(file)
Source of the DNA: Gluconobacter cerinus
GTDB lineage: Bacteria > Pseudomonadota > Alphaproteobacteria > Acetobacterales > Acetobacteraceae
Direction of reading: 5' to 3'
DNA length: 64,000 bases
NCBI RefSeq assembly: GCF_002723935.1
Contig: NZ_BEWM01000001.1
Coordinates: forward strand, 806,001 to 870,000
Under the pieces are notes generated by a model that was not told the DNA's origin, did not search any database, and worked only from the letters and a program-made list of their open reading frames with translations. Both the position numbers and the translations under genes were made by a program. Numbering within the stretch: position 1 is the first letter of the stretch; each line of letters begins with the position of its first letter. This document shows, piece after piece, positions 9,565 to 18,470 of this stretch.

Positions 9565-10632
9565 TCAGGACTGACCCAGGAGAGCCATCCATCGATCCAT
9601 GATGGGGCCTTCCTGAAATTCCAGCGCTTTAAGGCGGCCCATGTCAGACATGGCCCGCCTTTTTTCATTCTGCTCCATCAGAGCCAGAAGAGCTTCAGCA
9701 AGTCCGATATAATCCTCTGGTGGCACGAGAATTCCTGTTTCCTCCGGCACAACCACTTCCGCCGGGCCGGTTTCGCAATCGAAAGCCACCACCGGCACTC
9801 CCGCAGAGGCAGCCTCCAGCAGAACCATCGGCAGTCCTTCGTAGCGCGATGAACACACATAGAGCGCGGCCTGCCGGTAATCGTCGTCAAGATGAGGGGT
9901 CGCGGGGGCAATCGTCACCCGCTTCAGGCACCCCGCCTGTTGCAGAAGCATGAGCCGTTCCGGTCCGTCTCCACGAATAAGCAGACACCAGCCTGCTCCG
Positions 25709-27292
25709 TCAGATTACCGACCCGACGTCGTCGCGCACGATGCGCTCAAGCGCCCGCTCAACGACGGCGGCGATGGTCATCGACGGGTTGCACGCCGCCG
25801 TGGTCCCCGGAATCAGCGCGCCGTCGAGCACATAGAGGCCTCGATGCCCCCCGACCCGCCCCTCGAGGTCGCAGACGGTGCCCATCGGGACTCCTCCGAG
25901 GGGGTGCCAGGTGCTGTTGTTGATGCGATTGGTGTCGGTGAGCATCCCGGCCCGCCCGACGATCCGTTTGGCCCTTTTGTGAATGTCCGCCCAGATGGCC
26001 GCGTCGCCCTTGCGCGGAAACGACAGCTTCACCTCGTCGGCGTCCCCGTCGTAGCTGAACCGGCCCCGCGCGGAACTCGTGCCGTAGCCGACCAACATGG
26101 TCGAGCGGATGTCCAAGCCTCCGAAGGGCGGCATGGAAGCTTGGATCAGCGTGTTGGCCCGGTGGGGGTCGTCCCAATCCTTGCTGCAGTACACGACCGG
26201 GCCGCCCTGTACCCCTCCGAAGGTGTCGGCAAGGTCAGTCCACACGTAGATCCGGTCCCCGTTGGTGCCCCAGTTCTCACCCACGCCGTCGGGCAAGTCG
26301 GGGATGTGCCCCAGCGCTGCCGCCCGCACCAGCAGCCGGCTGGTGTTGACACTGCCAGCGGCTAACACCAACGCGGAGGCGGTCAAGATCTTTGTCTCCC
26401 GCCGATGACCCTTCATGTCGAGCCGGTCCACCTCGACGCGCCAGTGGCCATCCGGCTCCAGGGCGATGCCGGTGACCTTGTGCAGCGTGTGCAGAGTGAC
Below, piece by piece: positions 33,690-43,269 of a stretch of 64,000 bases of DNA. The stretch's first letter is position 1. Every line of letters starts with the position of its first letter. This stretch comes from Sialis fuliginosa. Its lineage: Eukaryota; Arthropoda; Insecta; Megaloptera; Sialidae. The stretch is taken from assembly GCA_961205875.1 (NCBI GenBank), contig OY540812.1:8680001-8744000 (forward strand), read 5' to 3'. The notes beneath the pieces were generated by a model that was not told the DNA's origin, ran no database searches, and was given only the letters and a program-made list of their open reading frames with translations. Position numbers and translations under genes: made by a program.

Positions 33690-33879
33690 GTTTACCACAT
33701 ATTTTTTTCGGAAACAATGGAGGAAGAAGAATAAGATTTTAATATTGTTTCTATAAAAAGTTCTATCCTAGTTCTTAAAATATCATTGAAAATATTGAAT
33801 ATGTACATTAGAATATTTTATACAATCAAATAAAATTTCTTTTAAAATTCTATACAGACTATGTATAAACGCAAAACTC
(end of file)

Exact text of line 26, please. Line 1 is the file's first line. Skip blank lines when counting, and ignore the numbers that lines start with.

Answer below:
33690 GTTTACCACAT